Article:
How to Make Juliette’s Namaste Beret and Wrist Warmers

We all know what it feels like to find your most beloved sweater coming out of the wash in a matted, shrunken condition – about five sizes too small! Re-craft the now thicker wool into something you can wear and enjoy again. Add a touch of embroidery and you have a designer exclusive!

Recently faced with the felted remains of the first cashmere hoodie I ever bought – a garment almost 10-years-old that accommodated my growing belly while I was pregnant and later magically shrank back to size afterward – I had a decision to make: Let go of it or recraft the now thick and matted wool into something I could enjoy a bit longer.

Beret and Mitts from Old Sweater

First and foremost a word of advice: If you find a felted sweater among your sheets in the washing machine I would not necessarily recommend drying it in the dryer. The wool might still be soft and drapey at that point, while the action of the dryer could make it firmer and stiffer.


  • Felted wool hoodie
  • Small buttons
  • Matching thread for seams
  • Constrasting thread for buttons
  • Water-erasable marker
  • Pinking shears
  • Pins

For optional embroidery:

  • Embroidery machine
  • Embroidery design (Design shown is #21000-10, Flower One, from the BERNINA Exclusive Stitch ‘n’ Bloom Collection #21000.
    • Update per January 2017: The Stitch ‘n’ Bloom BERNINA Design collection is now discontinued.
    • You can find embroidery designs you might like among our current BERNINA Exclusive Design Collections.
  • Embroidery thread in desired colors
  • Medium-weight cut-away stabilizer, such as OESD PolyMesh

Step 1) Make the hat.

I decided to repurpose the hood of my shrunken hoodie into a hat, as the shape seemed to fit well around my head. Most importantly, the ribbing along the edge could be used to its best advantage.

Mark the shape of the hat with a water-erasable pen. Use the shape of my hat as a guide, but adjust the proportions and lines to accommodate the size of your head and the shape of the hood. You want it to fit loosely around your head, with enough depth to “slouch” a bit (see the photo of me wearing my beret).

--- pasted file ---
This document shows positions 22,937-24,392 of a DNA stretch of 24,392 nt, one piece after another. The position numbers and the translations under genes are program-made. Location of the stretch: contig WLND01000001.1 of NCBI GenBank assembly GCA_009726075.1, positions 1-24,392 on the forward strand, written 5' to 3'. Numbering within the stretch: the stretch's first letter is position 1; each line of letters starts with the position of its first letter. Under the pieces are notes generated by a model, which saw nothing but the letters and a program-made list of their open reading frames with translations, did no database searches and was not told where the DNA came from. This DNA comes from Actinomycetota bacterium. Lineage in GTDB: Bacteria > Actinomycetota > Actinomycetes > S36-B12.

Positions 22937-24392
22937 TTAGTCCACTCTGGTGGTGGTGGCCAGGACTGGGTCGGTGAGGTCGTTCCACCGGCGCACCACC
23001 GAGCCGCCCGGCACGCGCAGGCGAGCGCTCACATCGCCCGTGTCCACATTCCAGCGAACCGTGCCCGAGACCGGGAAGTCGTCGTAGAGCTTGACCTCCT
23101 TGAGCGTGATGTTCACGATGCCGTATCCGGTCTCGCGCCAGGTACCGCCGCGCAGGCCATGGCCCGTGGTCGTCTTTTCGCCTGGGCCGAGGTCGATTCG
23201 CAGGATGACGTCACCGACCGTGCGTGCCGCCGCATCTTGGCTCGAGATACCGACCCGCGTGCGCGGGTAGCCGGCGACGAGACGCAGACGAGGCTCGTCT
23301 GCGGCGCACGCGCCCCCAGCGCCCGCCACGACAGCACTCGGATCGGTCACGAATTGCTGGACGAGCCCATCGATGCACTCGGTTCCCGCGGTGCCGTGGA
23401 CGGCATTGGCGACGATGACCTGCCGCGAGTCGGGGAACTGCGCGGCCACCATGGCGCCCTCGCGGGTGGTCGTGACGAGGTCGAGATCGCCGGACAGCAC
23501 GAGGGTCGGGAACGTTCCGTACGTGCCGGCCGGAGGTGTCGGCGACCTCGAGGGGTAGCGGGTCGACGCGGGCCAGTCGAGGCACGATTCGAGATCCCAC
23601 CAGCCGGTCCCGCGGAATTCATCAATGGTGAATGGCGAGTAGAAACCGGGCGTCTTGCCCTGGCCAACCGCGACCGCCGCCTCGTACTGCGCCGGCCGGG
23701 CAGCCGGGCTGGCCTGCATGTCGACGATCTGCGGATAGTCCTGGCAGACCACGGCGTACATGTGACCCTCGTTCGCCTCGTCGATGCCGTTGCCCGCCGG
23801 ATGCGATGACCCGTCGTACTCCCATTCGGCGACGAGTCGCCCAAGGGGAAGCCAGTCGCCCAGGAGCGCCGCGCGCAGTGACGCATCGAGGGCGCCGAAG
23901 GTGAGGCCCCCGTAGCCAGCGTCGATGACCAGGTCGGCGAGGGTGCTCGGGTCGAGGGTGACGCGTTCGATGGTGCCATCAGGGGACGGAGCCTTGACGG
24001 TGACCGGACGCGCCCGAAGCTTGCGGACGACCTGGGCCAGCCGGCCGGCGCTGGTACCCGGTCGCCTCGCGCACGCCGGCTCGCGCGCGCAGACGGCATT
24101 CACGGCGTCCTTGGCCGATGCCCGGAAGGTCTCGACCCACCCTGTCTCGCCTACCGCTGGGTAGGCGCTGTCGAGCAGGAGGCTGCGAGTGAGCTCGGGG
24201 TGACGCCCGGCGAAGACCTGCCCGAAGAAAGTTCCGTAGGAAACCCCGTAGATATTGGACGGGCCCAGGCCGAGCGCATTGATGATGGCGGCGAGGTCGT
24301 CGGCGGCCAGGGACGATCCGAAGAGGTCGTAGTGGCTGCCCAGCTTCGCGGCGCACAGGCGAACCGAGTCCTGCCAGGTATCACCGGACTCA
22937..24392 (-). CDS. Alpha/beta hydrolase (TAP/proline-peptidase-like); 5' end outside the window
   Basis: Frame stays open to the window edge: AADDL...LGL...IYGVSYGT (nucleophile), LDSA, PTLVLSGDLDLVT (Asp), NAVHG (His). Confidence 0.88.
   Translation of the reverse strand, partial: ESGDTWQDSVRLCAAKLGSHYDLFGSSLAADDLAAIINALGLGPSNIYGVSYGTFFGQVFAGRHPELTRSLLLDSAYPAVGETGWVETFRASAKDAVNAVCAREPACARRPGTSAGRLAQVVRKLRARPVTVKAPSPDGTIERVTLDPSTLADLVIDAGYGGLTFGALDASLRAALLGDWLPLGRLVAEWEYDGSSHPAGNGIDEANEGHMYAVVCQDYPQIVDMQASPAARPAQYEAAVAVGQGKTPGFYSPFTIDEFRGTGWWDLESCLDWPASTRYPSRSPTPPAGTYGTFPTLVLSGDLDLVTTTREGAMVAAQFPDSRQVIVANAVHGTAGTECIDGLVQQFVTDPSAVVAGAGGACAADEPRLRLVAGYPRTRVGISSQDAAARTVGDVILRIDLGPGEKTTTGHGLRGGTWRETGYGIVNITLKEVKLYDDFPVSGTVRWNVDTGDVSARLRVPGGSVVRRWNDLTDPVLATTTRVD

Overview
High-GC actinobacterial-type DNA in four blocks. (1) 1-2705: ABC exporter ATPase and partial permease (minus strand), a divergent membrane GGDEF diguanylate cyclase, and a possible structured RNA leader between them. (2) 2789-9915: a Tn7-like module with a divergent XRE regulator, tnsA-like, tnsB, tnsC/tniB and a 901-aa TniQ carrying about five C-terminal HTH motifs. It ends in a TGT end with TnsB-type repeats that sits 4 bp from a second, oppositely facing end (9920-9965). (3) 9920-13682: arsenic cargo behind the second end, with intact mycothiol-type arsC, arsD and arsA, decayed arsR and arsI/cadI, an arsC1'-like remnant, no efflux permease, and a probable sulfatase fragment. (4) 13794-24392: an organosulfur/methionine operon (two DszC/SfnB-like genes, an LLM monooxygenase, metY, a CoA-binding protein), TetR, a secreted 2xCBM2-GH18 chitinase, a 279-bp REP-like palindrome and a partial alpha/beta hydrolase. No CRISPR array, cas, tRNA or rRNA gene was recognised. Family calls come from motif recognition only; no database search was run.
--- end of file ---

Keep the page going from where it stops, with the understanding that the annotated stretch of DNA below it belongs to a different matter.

Beret and Mitts from Old Sweater

Cut out the hat shape with pinking shears, cutting 3/8” outside your drawn line.

Optional: Embroider a design on your hat before cutting it out. I used a Flower One (#21000-10) from the BERNINA Stitch ‘n Bloom collection and added a few button accents.

Stitch on the marked line using a small zigzag stitch, securing the threads at each end.

Beret and Mitts from Old Sweater

Turn right side out.Beret and Mitts from Old Sweater

Step 2) Construct the gloves.

Note: These are general guidelines only. Adjust your wrist warmers to fit your hands and forearms, remember that the thickness of the wool cloth will affect the fit enormously.

Beret and Mitts from Old Sweater

For my narrow hands and forearms I used rectangles measuring 9″ x 11″. If at all possible, make the most of the original sweater ribbing. I recommend using the ribbing on the forearm end of the sleeve, which is what I did.

Sew a zigzag or overlock stitch along the long sides of the rectangles to reinforce the wool and stabilize the seams.

Bind the finger opening:

  • Sew a strip of wool to the the unfinished short edge using a 3/8″-wide seam allowance.

Beret and Mitts from Old Sweater

Beret and Mitts from Old Sweater

  • Turn the strip around the new seam; the seam allowances will act as a filler for the edge. Pin.

Beret and Mitts from Old Sweater

  • Sew from the front, sewing in-the-ditch using a small zigzag.

Beret and Mitts from Old Sweater

  • Trim the excess fabric using pinking shears.

Beret and Mitts from Old Sweater

At this point you can embellish the sleeves with embroidery or buttons. I chose to sew four small antique mother-of pearl-buttons to each one using contrasting thread.

Tip: Use the button sew-on stitch on your sewing machine (#60 on my BERNINA 580) to make quick work of attaching those eight buttons. 

Beret and Mitts from Old Sweater

When you are ready to sew the side seam, decide how far you want the wrist warmers to cover your fingers. I prefer my warmers not to cover them at all. I stitched a 1″-long seam at the hemmed end, left a 1-1/2″ opening for my thumb, then completed the rest of the side seam. It is more comfortable if your entire thumb joint can come out of the write warmer.

Beret and Mitts from Old Sweater

I hope these few easy steps will encourage you to give your accidentally-felted favorite a second chance. I wear my wrist warmers every morning while driving and they feel just as comfortable as the sweater once did.

Beret and Mitts from Old Sweater

Beret and Mitts from Old Sweater

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